In Slaughterhouse-Five, the masterpiece by Kurt Vonnegut (from our own Iowa Writer’s Workshop), the protagonist Billy Pilgrim used the phrase, “So it goes,” repeatedly when considering various traumas including the incredible horrors of war. Much has been written about what Billy, and hence Mr. Vonnegut, really meant by this phrase. I will not weigh in on this debate, but instead reflect on what this phrase means to me.
As I move through my life (in a more linear fashion than Billy Pilgrim, for those of you who recall the Slaughterhouse-Five story), “so it goes” comes mind when I am faced with a negative outcome that I can not change and that is grounded in the randomness of life. I do not use this phrase as an excuse to avoid next steps, but to help me acknowledge the need to move on.
I have had two very different “so it goes” moments recently.
The first “so it goes” moment involved a grant submission I sent to the National Cancer Institute based on research our team is conducting, exploring how anti-cancer antibodies work in patients with lymphoma. I was very excited about this project when I wrote the grant. As is the case with all such grants, it was evaluated by a peer-review panel who assessed its merit compared to other grants and prioritized it for funding. Two of the reviewers thought the proposal was worth considering, but a third did not. Given how competitive NCI grant funding is these days, this was enough to sink the proposal. I am a big fan of the peer-review system, yet it was hard to accept when it resulted in a negative decision for my own proposal. At first I was angry and frustrated by the review and outcome. However, I will not let this stop me from moving forward. Indeed, this type of rejection is faced by close to 90 percent of grants submitted to the NCI by cancer researchers. So … I am doing what many of my colleagues are doing, and using the critique provided by the panel to think about next steps. It would have been great if this grant had been funded, but that was not to be. So it goes.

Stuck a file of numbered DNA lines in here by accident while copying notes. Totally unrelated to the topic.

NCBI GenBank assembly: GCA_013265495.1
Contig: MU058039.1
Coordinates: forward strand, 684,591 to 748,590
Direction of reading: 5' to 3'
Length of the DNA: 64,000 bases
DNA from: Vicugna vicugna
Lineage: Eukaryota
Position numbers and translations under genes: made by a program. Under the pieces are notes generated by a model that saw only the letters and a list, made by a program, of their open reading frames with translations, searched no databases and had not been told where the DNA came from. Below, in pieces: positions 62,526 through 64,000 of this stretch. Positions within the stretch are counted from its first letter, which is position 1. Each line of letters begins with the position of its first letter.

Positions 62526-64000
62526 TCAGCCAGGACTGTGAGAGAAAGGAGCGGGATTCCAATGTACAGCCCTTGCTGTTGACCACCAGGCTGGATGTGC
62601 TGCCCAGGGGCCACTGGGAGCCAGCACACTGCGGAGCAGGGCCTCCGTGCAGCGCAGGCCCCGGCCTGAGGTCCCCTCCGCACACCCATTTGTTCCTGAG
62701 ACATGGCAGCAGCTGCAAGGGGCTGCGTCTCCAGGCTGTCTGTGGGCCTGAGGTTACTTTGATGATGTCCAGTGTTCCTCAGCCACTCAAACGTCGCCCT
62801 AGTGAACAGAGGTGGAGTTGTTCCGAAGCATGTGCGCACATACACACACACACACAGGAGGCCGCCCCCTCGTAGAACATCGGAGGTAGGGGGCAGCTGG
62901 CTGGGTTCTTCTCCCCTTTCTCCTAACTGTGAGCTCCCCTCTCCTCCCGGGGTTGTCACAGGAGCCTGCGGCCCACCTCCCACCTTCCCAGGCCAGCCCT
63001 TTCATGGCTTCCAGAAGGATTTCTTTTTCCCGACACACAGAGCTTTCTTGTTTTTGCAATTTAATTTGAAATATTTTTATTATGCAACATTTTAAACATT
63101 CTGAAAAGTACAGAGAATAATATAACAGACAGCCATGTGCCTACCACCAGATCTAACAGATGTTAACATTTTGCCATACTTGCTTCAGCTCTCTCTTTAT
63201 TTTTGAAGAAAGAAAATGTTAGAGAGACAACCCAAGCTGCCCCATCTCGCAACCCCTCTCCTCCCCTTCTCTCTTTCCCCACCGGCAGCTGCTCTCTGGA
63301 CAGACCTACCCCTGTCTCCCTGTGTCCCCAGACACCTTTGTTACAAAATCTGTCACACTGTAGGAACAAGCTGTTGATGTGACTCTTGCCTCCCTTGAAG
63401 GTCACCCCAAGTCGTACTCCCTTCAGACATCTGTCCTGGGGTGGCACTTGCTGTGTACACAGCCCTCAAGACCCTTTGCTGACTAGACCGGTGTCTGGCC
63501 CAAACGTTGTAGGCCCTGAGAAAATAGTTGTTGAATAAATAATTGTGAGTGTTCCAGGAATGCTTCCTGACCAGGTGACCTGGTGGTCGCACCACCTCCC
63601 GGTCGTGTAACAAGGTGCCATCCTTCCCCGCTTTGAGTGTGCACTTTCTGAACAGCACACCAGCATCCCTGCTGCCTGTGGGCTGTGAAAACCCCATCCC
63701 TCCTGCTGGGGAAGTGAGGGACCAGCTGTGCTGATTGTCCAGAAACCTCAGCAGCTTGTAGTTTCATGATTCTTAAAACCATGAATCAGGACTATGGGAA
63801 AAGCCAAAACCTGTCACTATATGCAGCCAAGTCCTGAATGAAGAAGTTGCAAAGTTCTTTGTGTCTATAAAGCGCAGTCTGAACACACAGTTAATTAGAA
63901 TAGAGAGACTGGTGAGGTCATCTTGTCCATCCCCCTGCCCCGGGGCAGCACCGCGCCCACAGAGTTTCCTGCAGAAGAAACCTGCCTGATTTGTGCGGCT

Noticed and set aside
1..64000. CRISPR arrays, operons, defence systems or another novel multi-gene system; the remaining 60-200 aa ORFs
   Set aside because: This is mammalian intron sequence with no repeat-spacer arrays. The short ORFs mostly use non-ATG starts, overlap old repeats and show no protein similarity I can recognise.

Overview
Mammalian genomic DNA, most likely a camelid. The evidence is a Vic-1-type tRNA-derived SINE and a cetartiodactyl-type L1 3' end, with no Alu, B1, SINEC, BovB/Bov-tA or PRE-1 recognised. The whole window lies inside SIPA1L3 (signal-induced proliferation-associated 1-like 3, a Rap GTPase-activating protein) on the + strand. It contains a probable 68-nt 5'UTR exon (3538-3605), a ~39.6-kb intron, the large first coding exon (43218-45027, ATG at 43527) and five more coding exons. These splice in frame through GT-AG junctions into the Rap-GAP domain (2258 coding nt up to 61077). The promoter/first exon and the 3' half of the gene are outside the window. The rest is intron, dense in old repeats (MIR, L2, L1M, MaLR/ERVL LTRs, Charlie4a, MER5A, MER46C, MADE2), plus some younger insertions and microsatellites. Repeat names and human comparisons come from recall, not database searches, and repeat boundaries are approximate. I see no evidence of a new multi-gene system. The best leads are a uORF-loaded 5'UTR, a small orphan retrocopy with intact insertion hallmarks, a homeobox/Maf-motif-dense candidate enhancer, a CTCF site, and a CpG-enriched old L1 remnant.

The second “so it goes” moment involved a patient I have known for many years. During this time, I have had many conversations with this patient and her family about her malignancy, options for therapy, and indeed about her life in general. I have grown to like and respect this wonderful family. Unfortunately, her malignancy has gotten to the point where additional therapy with curative intent is not feasible, and it is time to focus on quality of life. This is a very difficult transition for the patient, for her family and for me, but it is the best choice at this point in time. So it goes.
There is a major difference between Billy Pilgrim’s view on war as reflected by “so it goes,” and my view on cancer. Billy says “so it goes” when he views war as inevitable and impossible to win. The same is not true with cancer. If we can press on with research efforts, such as those outlined in my “so it goes” research moment, they will lead to fewer “so it goes” patient moments.
A recurring theme in Kurt Vonnegut’s writings is the randomness of life, but he did not focus only on the negative. He also said, “Notice when you are happy, and exclaim or murmur or think at some point, ‘If this isn’t nice, I don’t know what is.’” I try to say this to myself when good things happen to me and my patients. In recognition of the randomness of life and that fact that none of us know what tomorrow may bring, I follow this with a “So it goes.”